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2:00 AM UTC
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2:00 AM UTC
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United States
5:00 AM UTC
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5:00 AM UTC
Game Details
 By Mina Rzouki

Juventus and Fiorentina take their point in ugly goalless draw

Stefan Savic and Paul Pogba battle for the ball in Fiorentina's and Juve's 0-0 draw.

When Fiorentina hosts Juventus, fireworks, pizzazz and a touch of elegance on the pitch are always expected. Instead, viewers for the latest edition were subjected to a stop-start game full of venomous fouls but little entertaining play culminating in 0-0 result. With both sides seemingly happy with the point, the game proved disappointing to those who sought thrills.

Injuries and suspensions forced Massimiliano Allegri to revert to a 3-5-2 formation and with it, all of Juve's previous weaknesses were once again exposed. For a side that has played such fluid attacking football for all of November in their new shape, this match was a return to a more muted performance going forward with little thrust. It all seemed rather pedestrian and awfully predictable.

Game Details

To be fair to Allegri, he was forced to play without his favoured wing-backs while he opted to rest the likes of Carlos Tevez and Claudio Marchisio. Kingsley Coman was given a rare start alongside Fernando Llorente.

Fiorentina started the season poorly and by early November, after the defeat against Napoli, several were questioning whether Vincenzo Montella's cycle was over. Their usually beautiful style of play had made way to a more aggressive set-up that shunned possession in favor of more on direct and vertical play. Montella was seeking solutions to remedy his problems by attempting different strategies but the reality was that negative results and overly harsh criticisms had negatively impacted the team. The pressure to perform became too great.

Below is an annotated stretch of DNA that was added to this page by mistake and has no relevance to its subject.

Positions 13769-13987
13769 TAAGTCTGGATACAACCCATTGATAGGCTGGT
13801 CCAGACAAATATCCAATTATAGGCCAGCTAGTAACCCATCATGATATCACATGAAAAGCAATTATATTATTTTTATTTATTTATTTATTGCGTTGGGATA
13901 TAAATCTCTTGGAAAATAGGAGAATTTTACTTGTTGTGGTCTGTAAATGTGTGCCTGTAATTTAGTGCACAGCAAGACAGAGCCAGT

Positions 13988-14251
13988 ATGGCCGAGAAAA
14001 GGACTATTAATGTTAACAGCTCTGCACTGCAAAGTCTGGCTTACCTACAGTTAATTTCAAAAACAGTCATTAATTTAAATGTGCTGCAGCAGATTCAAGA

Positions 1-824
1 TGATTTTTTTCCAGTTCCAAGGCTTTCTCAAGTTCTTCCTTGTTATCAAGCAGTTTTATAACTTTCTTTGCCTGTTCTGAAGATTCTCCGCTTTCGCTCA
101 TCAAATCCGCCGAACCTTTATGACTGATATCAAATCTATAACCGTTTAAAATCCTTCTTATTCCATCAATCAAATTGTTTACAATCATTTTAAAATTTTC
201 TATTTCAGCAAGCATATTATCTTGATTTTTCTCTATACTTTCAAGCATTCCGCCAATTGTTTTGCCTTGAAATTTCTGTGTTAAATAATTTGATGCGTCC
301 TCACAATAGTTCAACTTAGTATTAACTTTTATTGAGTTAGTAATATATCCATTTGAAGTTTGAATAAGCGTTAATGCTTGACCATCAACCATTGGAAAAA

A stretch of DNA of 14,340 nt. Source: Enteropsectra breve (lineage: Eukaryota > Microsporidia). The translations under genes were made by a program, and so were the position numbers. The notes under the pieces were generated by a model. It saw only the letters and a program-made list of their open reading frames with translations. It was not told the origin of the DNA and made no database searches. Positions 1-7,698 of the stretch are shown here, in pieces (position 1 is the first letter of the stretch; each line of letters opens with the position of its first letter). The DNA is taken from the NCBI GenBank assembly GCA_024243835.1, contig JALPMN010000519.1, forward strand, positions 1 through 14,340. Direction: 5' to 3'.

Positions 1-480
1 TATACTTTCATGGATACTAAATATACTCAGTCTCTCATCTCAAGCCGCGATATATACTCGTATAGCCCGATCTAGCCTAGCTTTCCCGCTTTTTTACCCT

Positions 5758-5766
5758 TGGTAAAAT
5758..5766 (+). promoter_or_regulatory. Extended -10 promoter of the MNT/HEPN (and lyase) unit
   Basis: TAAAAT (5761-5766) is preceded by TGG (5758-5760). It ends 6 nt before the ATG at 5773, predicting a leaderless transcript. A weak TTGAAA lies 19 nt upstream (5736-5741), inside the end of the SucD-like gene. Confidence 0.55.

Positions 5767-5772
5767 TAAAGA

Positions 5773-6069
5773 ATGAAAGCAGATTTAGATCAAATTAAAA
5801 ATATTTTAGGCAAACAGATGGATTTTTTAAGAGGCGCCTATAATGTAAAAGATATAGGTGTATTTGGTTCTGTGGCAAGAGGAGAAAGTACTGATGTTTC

Andrea della Valle and management stood by Montella and helped him to lighten the mood in the club, allowing the players to get back to enjoying the game. Since then, Fiorentina has achieved two away wins and seems to have restored much of their confidence, but the true test came against Juventus.

Set up in a 3-5-2 formation, Montella wanted his men to focus on their defensive discipline. A humble tactician who pointed out that his opponents were simply unbeatable, he proceeded to deploy a squad that remained compact, that closed down the space and only looked to create opportunities when possible. Defensively they were impeccable on the night as Juventus toiled to break down their walls and grab an inch of space to produce an inspired passage of play.

With what seemed to be a flat-footed Llorente leading the line, rarely affecting the game as required, only Coman's acceleration offered a little hope. However, the Bianconeri as a whole proved disappointing. They were back to forcing the issue, delivering imprecise passes and were seemingly out of ideas as to how score that elusive goal.

Ultimately, the first half was dedicated to watching the performance of the referee Nicola Rizzoli, who spent most of his time justifiably showing the players yellow cards for the various fouls committed. Football was not being played but the rivalry was being keenly felt.

In the second half, the Old Lady returned with renewed vigour and upped the tempo in hopes of piercing a tough back-line. Yet in the final third, they lacked the final ball while they were guilty of making more errors than usual. Andrea Pirlo consistently lost the ball, Arturo Vidal is no longer a man with perfect timing while even Paul Pogba was guilty of making wrong decisions.

Interestingly, this game perfectly demonstrated how much Juventus need their regular wing-backs, especially Stephan Lichtsteiner. Roberto Pereyra is a versatile player who can interpret various roles rather well, but he certainly cannot offer what the Swiss player can: stamina to run up and down and ensure he is always perfectly placed when Pirlo is on the ball and looking to spread play. The 3-5-2 formation simply fails if the wing-backs are not tactically capable of understanding their roles as this formation relies heavily on what they can offer in both phases of the game.

Many can be trained to act as a full-back in a four man back-line, but few are capable of breathing life into the role of a wing-back as well as Lichtsteiner does.

Allegri attempted to affect the game by introducing Tevez and Marchisio, but the tactical nature of the game, not to mention the spectacular defending, meant neither side could produce anything noteworthy. Gonzalo Rodriguez stole the show for the Viola while Leonardo Bonucci had a night to remember. Consistently on hand to make the vital blocks and tackles, he read the game beautifully and has truly developed into a defensive hero.

In essence, one point served both sides well. Juventus didn't expend the energy necessary to win to ensure they have enough in the tank for their last match against Atletico Madrid midweek. As for Fiorentina, one point will only help to raise their self-esteem further and give them the confidence required to push on and get back to playing the brand of football that has made them one of the better sides in Serie A.


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